Author: Kimberly Marcus
Reading Level: Young Adult
Publisher: Random House Children's Books
ARC, 255 pages
Date Published: February 22, 2011
Description (Taken from Goodreads):
In the dim light of the darkroom, I'm alone, but not for long.
As white turns to gray, Kate is with me.
The background of the dance studio blurred, so the focus is all on her
legs extended in a perfect soaring split.
The straight line to my squiggle,
my forever-best friend.
Sixteen-year-old Liz Grayson is photogirl—sharp, focused and ready to take the world by storm with her camera. But Liz's entire life is called into question when her brother is accused of a crime—and the accuser is Liz's own best friend. As the aftershocks from that accusation rip through Liz's world, everything she thought she knew about photography, family, friendship and herself, shifts out of focus. And for the first time in her life, Liz finds herself unable to trust her own point of view. Told in stunning, searingly raw free verse, Exposed is Kimberly Marcus's gut-wrenching, riveting debut and will appeal to fans of Ellen Hopkins, Laurie Halse Anderson and Virginia Euwer Wolff.
The thing I love about verse novels is that they’re a fast read, but on top of that, they tend to be so well-written that the characters come to life vividly and with startling clarity. Exposed has that. Liz is a complete person in the novel, with a best friend, a family, and a future. She seems to have everything going for her, until she doesn’t. I don’t want to say exactly what happens, but it’s something that tears her in two. The reader will feel how split Liz is about the situation, not knowing who to support and defend and who she should be angry with.
The writing not only tells a good story, but it evokes a great deal of emotion. Liz’s disintegrating world will pull the reader along, not sure who to believe or what to feel. Liz’s photography within the story strengthens her character even as she’s losing it. I love how Liz sees the world through a lens at the beginning, but as the story moves on, her lens becomes clouded, until she can’t see anything anymore. The photography aspects allow for some great lines, as well as some great metaphorical musings.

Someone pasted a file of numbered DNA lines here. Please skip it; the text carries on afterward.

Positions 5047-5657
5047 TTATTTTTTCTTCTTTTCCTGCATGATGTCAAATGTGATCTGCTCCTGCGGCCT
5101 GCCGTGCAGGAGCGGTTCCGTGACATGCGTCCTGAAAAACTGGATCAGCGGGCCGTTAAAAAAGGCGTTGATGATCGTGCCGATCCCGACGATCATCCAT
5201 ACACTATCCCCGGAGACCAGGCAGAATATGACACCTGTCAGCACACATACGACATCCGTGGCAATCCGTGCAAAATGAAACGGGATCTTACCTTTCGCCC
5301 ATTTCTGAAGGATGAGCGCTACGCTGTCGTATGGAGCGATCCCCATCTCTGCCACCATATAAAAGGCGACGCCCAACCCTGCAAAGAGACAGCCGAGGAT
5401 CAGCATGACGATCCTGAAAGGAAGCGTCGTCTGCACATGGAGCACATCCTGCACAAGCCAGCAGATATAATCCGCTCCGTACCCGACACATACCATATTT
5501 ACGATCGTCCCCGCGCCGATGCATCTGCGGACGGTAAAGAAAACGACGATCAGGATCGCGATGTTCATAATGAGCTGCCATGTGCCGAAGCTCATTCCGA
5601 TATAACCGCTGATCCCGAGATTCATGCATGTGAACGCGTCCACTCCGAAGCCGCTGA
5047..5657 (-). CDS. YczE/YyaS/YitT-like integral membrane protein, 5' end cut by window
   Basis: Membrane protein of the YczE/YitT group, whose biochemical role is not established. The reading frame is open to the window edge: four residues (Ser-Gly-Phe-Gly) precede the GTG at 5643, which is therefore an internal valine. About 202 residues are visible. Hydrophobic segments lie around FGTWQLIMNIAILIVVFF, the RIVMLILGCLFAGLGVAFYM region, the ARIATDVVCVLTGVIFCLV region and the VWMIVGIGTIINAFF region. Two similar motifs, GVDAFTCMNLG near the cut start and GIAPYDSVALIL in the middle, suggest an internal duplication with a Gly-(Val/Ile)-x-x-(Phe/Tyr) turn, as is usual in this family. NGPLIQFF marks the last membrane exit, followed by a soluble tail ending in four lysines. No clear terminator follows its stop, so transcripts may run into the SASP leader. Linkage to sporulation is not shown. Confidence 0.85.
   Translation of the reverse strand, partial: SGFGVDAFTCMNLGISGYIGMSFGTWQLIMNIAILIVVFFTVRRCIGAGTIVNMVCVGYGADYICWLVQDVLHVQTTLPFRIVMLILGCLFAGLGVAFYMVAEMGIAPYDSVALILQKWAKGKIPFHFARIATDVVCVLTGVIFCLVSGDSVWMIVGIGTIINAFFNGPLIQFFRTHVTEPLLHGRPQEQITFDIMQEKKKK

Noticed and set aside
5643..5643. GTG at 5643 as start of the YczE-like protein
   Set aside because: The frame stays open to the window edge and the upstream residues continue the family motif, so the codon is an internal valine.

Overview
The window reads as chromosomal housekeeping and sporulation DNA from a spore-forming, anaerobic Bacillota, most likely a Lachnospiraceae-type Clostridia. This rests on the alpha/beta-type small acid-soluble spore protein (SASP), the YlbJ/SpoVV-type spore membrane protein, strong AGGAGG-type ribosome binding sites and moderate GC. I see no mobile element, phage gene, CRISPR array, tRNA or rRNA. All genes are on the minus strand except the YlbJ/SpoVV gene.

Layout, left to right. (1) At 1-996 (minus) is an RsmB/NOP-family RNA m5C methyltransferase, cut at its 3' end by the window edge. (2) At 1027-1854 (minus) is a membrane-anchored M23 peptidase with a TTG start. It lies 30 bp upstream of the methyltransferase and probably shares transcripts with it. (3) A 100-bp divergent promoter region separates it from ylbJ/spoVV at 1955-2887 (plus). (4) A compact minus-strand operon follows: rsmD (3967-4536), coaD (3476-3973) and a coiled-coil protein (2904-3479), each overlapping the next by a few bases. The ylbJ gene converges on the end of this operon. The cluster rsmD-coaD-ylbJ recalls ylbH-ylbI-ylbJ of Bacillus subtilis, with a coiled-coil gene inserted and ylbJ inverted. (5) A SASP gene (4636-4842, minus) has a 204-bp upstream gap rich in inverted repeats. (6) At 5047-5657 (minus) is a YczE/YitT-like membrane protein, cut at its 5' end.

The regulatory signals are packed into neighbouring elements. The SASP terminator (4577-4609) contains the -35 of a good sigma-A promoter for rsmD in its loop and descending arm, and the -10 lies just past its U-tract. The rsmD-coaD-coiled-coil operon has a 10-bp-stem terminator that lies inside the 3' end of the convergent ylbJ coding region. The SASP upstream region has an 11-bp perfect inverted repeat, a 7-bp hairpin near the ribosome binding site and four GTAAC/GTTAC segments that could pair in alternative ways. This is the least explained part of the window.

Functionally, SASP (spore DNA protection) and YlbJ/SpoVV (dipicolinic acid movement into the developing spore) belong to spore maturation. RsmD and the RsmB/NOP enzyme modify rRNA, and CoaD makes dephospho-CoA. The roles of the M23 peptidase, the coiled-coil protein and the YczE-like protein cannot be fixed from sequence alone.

The other characters involved may not be completely fleshed out, but they each add to the story. I couldn’t help but find myself angry at Kate, at Liz’s brother Mike, at her parents, and her boyfriend, but then I was angry for them to; angry that they had to go through this, that they each have to suffer. Much like Liz, I was constantly torn between two states, not sure which side I was going to land on, or if I could straddle that line forever.
Exposed is a deftly-written, emotional, and somehow hopeful verse novel about losing everything, but still making it. It tackles a hard subject realistically and from an almost outsider's perspective. Liz is outsider in the situation, but beyond close at the same time. The writing is phenomenal and had me near tears at times because this could happen, this does happen, and this is how most people probably handle it. If you’re a fan of verse novels or contemporary young adult fiction, then this one is for you.
Opening line: I am the first one here. ~ pg. 1
I used to take time to look,
But now time is something to get through,
so I aim and shoot at everything
crossing my line of vision. ~ pg. 100
And my favorite chapter/poem:What Do I Know?
It’s amazing how you think
you know someone so well,
then one day you come to see
that you really don’t know
that person at all.
And you wonder
what that says
about you. ~ pg. 212
*This is the ARC version and lines, pages, cover art may differ from final copy
4.5*This review is my honest opinion and I received no monetary compensation from it.
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